Civil so­ci­ety ‘oxy­gen of democ­racy’

Lesotho Times - - News - Mot­samai Mokotjo

A CALL has been made for gov­ern­ment to forge stronger links with civil so­ci­ety to en­sure Le­sotho’s so­cial and eco­nomic de­vel­op­ment.

This was said by Le­sotho Coun­cil of non­Govern­men­tal Or­gan­i­sa­tions (LCN) Ex­ec­u­tive Di­rec­tor, Se­abata mot­samai, on Tues­day dur­ing a public fo­rum to com­mem­o­rate In­ter­na­tional Day of Democ­racy at a maseru ho­tel. The fo­rum was at­tended by civil so­ci­ety or­gan­i­sa­tions, gov­ern­ment of­fi­cials and de­vel­op­ment part­ners among oth­ers.

The United na­tions (Un) Gen­eral Assem­bly re­solved to ob­serve 15 Septem­ber as the In­ter­na­tional Day of Democ­racy in 2007, with the pur­pose of pro­mot­ing and up­hold­ing prin­ci­ples of democ­racy.

Ac­cord­ing to the Un, this year’s theme, “Space for civil so­ci­ety”, was a re­minder to gov­ern­ments around the world that the hall­mark of suc­cess­ful and sta­ble democ­ra­cies is the pres­ence of a strong and freely op­er­at­ing civil so­ci­ety.

The in­ter­gov­ern­men­tal or­gan­i­sa­tion also called on gov­ern­ments and civil so­ci­ety to work to­gether “for com­mon goals for a bet­ter fu­ture, and at the same time, civil so­ci­ety helps keep gov­ern­ment ac­count­able”.

In his re­marks, mr mot­samai said civil so­ci­ety’s role was to me­di­ate be­tween the public and State to en­sure good gov­er­nance.

“We are charged with the re­spon­si­bil­ity of me­di­at­ing be­tween gov­ern­ment and the peo­ple. We need to be the coun­ter­bal­ance; that’s our man­date,” he said.

“Trust and un­der­stand­ing can only ex­ist in a na­tion if there is tol­er­ance and co­op­er­a­tion be­tween civil so­ci­ety, gov­ern­ment and com­mu­ni­ties.”

mr mot­samai said Le­sotho’s con­sti­tu­tion was un­equiv­o­cal in sec­tions 20 and 16 by en­shrin­ing the right to par­tic­i­pate in gov­ern­ment and free­dom of as­so­ci­a­tion re­spec­tively, hence the con­tin­ued ex­is­tence of civil so­ci­ety.

“Civil so­ci­ety is the oxy­gen of democ­racy. Where gov­ern­ment stops, civil so­ci­ety starts the jour­ney,” he added.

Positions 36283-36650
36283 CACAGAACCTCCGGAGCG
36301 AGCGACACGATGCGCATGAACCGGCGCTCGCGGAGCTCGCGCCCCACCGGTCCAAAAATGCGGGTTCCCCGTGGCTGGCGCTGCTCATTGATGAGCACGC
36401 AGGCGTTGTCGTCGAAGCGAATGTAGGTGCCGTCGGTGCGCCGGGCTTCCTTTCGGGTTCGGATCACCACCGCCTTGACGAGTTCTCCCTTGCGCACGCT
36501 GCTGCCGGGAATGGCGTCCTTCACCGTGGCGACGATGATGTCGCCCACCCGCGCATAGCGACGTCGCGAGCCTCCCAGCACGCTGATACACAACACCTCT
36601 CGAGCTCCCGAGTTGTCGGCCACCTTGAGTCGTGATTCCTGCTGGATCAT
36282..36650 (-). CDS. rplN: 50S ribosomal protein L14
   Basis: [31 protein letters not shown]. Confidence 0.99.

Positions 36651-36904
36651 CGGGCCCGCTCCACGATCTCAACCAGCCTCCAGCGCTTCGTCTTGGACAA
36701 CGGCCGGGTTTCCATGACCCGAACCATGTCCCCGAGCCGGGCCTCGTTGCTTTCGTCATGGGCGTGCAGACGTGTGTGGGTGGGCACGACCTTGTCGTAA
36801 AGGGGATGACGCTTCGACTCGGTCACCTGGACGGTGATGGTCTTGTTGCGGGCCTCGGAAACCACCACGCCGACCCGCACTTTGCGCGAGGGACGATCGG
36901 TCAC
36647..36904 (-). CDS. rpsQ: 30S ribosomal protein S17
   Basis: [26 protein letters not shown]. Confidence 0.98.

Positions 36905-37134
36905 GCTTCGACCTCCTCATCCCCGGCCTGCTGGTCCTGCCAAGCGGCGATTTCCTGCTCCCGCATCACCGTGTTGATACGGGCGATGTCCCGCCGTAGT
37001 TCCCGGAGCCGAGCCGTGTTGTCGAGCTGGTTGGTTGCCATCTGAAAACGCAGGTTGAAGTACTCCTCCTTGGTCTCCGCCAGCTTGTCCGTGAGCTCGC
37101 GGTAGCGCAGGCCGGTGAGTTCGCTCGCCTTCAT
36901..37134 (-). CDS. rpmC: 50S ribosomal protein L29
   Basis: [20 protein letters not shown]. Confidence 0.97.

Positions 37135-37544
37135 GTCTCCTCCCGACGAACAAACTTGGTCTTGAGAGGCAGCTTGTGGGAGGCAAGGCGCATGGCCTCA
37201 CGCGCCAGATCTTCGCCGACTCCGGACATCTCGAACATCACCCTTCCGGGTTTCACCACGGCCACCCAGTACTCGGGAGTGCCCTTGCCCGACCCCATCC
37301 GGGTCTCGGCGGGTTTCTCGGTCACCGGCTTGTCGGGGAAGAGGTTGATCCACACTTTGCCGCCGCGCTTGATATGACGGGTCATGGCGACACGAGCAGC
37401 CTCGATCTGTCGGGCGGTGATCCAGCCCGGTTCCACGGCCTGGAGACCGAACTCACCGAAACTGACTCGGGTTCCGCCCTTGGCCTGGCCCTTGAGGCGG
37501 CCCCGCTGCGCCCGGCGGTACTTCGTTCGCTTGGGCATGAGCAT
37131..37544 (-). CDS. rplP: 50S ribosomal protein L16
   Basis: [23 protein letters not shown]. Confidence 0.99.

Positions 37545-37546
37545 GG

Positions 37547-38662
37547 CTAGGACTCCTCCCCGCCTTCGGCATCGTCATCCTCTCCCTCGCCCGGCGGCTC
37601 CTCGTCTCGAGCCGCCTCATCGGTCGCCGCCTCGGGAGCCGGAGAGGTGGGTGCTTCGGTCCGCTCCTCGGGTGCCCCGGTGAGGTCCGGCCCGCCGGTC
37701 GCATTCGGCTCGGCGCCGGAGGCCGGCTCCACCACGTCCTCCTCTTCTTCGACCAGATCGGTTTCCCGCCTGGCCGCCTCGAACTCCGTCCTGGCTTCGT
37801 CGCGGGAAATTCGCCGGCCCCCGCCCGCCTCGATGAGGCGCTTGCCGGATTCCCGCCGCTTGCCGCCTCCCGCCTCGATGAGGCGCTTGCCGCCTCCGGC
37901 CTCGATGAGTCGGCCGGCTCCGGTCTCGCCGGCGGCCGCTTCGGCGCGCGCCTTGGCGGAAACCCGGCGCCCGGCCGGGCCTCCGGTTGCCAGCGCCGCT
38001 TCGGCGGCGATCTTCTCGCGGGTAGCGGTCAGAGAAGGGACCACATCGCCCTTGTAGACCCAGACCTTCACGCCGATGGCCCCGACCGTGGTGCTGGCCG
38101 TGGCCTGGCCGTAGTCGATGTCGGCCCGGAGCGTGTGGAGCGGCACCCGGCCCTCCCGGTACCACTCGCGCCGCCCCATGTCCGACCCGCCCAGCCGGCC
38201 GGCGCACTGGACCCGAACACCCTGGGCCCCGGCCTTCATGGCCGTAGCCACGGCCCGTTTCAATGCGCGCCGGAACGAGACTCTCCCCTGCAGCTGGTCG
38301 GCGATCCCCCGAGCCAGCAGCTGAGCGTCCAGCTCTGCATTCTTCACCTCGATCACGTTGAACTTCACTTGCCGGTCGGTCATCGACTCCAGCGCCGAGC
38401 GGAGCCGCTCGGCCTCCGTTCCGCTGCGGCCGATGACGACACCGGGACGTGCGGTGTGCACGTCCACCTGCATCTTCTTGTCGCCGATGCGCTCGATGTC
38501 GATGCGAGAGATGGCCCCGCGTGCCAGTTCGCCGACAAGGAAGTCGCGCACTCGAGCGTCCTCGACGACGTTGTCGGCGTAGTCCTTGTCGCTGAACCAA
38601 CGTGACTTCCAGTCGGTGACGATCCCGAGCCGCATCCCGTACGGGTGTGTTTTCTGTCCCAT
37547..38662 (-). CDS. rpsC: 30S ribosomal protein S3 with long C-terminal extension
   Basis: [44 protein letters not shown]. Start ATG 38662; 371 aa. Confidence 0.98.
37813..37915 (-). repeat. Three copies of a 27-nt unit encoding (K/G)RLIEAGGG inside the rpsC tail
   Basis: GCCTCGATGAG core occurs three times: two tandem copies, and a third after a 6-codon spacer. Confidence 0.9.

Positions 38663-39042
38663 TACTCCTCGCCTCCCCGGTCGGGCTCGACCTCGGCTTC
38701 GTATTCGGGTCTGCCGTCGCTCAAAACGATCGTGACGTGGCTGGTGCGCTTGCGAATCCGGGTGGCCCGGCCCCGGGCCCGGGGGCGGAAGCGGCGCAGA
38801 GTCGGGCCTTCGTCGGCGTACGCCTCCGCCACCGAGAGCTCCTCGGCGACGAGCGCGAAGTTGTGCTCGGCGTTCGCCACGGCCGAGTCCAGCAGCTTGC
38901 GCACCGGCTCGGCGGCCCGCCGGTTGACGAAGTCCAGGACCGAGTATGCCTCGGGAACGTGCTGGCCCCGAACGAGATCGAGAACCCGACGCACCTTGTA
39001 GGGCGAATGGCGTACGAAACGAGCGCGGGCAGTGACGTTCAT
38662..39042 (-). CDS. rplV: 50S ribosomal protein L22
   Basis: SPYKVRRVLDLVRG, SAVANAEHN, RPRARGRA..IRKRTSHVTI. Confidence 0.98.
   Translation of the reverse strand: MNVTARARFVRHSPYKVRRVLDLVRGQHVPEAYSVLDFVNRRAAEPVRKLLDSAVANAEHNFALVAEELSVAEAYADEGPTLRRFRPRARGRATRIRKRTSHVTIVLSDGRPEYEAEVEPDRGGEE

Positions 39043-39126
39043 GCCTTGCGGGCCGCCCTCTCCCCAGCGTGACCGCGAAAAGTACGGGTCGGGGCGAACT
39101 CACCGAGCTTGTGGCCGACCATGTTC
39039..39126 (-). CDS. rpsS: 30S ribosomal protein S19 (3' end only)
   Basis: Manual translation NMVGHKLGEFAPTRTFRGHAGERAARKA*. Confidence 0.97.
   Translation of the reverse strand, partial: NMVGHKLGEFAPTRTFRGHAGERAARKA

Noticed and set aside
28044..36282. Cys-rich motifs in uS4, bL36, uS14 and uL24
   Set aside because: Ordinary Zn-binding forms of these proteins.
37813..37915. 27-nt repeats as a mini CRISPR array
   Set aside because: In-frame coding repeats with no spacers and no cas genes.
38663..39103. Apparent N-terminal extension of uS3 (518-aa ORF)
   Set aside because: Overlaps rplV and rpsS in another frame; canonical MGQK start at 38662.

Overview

In his re­marks, Euro­pean Union (EU) Head of Co­op­er­a­tion, Theo Kaspers, said as civil so­ci­ety lob­bies for trans­parency and good gov­er­nance from the author­i­ties, the same should ap­ply within their own or­gan­i­sa­tions.

“Civil so­ci­ety’s role is to cri­tique gov­ern­ment and it is ac­cepted in Le­sotho. We are rel­a­tively for­tu­nate in Le­sotho that there’s space,” said mr Kaspers.

“As civil so­ci­ety, you need to be trans­par­ent and ac­count­able. As the EU del­e­ga­tion in Le­sotho, we will con­tinue in­vest­ing in the sec­tor be­cause it plays an im­por­tant role in ca­pac­ity-build­ing pro­grammes.”

On his part, min­istry of De­vel­op­ment Plan­ning Act­ing Prin­ci­pal Sec­re­tary, Te­boho mokela, said gov­ern­ment had em­braced non­govern­men­tal or­gan­i­sa­tions and clearly un­der­stood their role.

“We have to work in part­ner­ship. Gov­ern­ment will al­ways be there, but there will also be space for civil so­ci­ety to op­er­ate. That is why the pri­vate sec­tor, gov­ern­ment and civil so­ci­ety need to work to­gether,” mr mokela said.

In his mes­sage to mark the day, Un Sec­re­tary Gen­eral, Ban Ki-moon, said civil so­ci­ety must be given the space to carry-out its vi­tal func­tions.

The com­mu­niqué, read by Gov­er­nance Spe­cial­ist at the United na­tions De­vel­op­ment Pro­gramme, Thabo mosoe­un­yane, said: “Civil so­ci­ety is the oxy­gen of democ­racy. We see this clearly in the world’s most vi­brant and sta­ble democ­ra­cies, where gov­ern­ment and civil so­ci­ety work to­gether for com­mon goals.

“Civil so­ci­ety acts as a cat­a­lyst for so­cial progress and eco­nomic growth. It plays a crit­i­cal role in keep­ing Gov­ern­ment ac­count­able, and helps rep­re­sent the di­verse in­ter­ests of the pop­u­la­tion, in­clud­ing its most vul­ner­a­ble groups.”

Min­istry of Plan­ning Act­ing Ps te­boho Mokela.

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